Six sites earmarked in Solihull where 1,700 new homes will go
Campaigners have vowed to continue their fight against plans to massively expand a rural community in Solihull.
In the latest version of its Draft Local Plan, the council has earmarked six sites in the Balsall Common/Berkswell area for up to 1,700 homes.
Every single one is within the green belt and opponents claim that the loss of more than 100 hectares of land will change the area beyond recognition.
The proposals have been brought forward ahead of the HS2 construction project – which will scythe through surrounding countryside – and amid lingering fears about the much discussed Balsall Common bypass plan.
Up to 900 homes could be built at Barratt’s Farm, a sprawl of fields on the edge of the village, making it one of the largest new estates in Solihull.
Geoff Wheeler chairs the Barratt’s Farm Neighbourhood Action Group, which was set up two years ago, and says “protecting the green belt” is its top priority – fearing a “free for all”.
“From here to Coventry the narrowest point [of the Meriden Gap] is about three miles and HS2 is going to come through the middle of that,” he said.
“Balsall Common has expanded hugely in the past 30 years or so and when you talk to local residents one of the first things they ask is ‘what about the infrastructure?’
“We had a new medical centre, but that is just about the only new infrastructure project that has been put in during that time … the centre of the village hasn’t been developed at all.”
Mr Wheeler, of Meeting House Lane, has lived in the village for almost 50 years and hoped that the council would recognise the strength of feeling locally.
He stressed the importance of protecting the slender strip of land which separated the village from Coventry and suggested it would be difficult to know how “suitable” the area would be for development while HS2 was still being built.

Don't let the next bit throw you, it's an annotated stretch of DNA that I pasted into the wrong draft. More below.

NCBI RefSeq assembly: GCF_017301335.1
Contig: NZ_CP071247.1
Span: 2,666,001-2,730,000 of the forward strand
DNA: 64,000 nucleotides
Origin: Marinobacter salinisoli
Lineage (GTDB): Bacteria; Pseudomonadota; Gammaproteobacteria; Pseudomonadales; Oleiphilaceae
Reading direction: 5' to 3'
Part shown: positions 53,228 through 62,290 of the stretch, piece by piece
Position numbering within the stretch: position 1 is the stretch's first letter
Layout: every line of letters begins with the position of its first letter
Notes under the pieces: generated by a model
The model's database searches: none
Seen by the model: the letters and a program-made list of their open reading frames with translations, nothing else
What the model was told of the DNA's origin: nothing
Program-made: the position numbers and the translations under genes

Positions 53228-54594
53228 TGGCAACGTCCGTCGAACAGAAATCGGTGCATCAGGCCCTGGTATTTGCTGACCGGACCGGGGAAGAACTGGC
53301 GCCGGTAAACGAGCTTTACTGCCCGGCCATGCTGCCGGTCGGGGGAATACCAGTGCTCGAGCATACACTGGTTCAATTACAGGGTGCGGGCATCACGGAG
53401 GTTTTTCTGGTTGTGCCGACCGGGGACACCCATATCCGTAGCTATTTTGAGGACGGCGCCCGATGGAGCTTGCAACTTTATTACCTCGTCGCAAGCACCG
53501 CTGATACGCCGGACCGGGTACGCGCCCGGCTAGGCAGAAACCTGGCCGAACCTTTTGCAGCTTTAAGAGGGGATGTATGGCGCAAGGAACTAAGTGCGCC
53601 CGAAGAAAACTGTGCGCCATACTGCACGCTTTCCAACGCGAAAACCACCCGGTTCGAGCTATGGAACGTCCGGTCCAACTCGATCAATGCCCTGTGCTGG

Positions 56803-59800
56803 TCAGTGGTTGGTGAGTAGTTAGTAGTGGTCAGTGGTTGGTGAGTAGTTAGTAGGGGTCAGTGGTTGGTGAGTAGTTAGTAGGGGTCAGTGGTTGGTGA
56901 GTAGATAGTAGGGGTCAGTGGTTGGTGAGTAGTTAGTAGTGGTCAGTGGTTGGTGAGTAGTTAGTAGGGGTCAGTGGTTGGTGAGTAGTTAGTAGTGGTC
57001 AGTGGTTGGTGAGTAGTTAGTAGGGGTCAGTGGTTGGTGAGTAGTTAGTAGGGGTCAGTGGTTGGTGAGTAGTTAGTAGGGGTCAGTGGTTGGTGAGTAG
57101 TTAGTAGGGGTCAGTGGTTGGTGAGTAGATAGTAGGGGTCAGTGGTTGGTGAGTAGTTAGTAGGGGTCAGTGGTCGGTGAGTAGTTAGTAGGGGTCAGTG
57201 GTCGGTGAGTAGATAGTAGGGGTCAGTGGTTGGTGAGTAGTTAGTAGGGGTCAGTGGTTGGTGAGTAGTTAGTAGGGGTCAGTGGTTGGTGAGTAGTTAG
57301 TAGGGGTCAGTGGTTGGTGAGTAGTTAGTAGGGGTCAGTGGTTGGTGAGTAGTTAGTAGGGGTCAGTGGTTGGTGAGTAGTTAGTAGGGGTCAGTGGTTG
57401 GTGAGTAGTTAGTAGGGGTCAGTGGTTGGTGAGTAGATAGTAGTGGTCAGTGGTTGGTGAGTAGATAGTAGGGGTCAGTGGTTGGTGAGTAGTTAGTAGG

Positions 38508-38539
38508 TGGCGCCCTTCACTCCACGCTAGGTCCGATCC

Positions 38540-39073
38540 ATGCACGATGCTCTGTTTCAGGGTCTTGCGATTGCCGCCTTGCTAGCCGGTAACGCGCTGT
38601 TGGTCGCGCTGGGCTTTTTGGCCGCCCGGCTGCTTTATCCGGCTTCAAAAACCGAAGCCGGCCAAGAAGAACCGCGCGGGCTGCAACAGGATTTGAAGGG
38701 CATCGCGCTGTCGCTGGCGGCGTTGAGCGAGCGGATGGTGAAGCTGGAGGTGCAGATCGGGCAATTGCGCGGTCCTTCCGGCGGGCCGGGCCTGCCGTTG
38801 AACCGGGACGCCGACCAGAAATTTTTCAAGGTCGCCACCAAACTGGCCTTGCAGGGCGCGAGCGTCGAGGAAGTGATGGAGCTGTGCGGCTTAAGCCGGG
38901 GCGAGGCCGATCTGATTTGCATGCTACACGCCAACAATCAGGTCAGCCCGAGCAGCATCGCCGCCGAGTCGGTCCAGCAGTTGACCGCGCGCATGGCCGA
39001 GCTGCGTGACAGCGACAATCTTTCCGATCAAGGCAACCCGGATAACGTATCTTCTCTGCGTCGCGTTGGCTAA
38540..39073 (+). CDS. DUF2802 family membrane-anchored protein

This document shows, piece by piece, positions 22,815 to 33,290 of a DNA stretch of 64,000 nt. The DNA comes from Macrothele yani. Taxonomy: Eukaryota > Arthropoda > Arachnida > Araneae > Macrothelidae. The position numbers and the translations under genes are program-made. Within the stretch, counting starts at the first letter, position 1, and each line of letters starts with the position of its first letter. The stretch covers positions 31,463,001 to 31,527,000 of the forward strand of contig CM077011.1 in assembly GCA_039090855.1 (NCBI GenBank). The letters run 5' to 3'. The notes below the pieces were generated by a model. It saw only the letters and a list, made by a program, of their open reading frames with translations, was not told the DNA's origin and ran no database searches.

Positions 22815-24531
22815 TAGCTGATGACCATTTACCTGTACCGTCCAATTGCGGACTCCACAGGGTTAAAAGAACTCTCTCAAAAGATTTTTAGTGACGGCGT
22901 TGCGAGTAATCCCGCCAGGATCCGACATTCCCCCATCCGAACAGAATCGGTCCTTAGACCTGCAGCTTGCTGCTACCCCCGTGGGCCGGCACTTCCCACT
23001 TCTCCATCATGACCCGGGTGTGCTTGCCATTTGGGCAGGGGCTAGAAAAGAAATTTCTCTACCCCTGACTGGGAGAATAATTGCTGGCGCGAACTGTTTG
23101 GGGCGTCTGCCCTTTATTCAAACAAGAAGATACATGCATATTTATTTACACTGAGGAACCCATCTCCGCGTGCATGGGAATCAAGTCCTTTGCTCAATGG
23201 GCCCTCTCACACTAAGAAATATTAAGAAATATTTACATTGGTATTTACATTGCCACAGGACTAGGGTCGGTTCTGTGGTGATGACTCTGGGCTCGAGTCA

Another site which has been highly contentious is Windmill Lane, where plans for as many as 220 homes prompted more than 130 objections in a recent consultation.
Campaigners are concerned about the loss of swathes of wildlife habitat, supporting everything from barn owls to butterflies, and the impact on one of Solihull’s most historic monuments – Berkswell Windmill.
A study, which was carried out by a team of experts who flew in from the Netherlands, suggested that the impact on windflow from extra housing would prevent the famous sails from turning.
Jeanette McGarry, the owner of the Grade II-listed landmark, said that the plans “just hadn’t been thought through” and would mean beautiful views “would be lost forever.”
“The national planning policy framework says that we should protect historic monuments and this is an iconic monument that has all its original machinery.”
She accused the council of taking residents’ suggestions for brownfield sites, while planning to press ahead with the green belt developments as well.
But Ms McGarry insisted that the battle to have the Windmill Lane site struck from the council list, which has backing from the likes of the Campaign to Protect Rural England, would continue.
“There’s everything to play for,” she said. “We have the law and the guidance on our side. We have got a fighting fund [for a possible legal challenge].
“We are not saying don’t build at all … our children need somewhere to live, but it needs to be properly affordable, not at ridiculous prices.
“We are saying follow the guidance.”
Objections from the local community were included in a detailed summary of the comments the council had received in response to its proposals.
As concerns in Balsall Common grow, West Midlands Mayor Andy Street has visited the village to discuss some of the issues.
Last month, Mr Street addressed a packed public meeting at the British Legion and joined residents for a walk of the local footpaths around the Barratt’s Farm site.
The West Midlands Combined Authority (WMCA), which the Mayor heads up, has previously pushed a “brownfield first” policy, calling for old industrial sites to be “decontaminated” to make way for housing.
One of Solihull’s difficulties is that so much of the borough’s land – around 66 per cent in total – is classed as green belt.
As previously reported, it is also under intense pressure to help meet the housing shortage in neighbouring councils, as well as its own local needs.
Solihull Council has said that it is working its way through almost 4,000 responses to the latest version of its Draft Local Plan and reiterated this week that these will help shape its proposals.
A report published last month said: “At this stage it is not possible to respond in detail to the representations that have been made as most will require detailed assessment.”
Read more: https://www.birminghammail.co.uk/news/midlands-news/six-sites-solihull-1700-new-16687616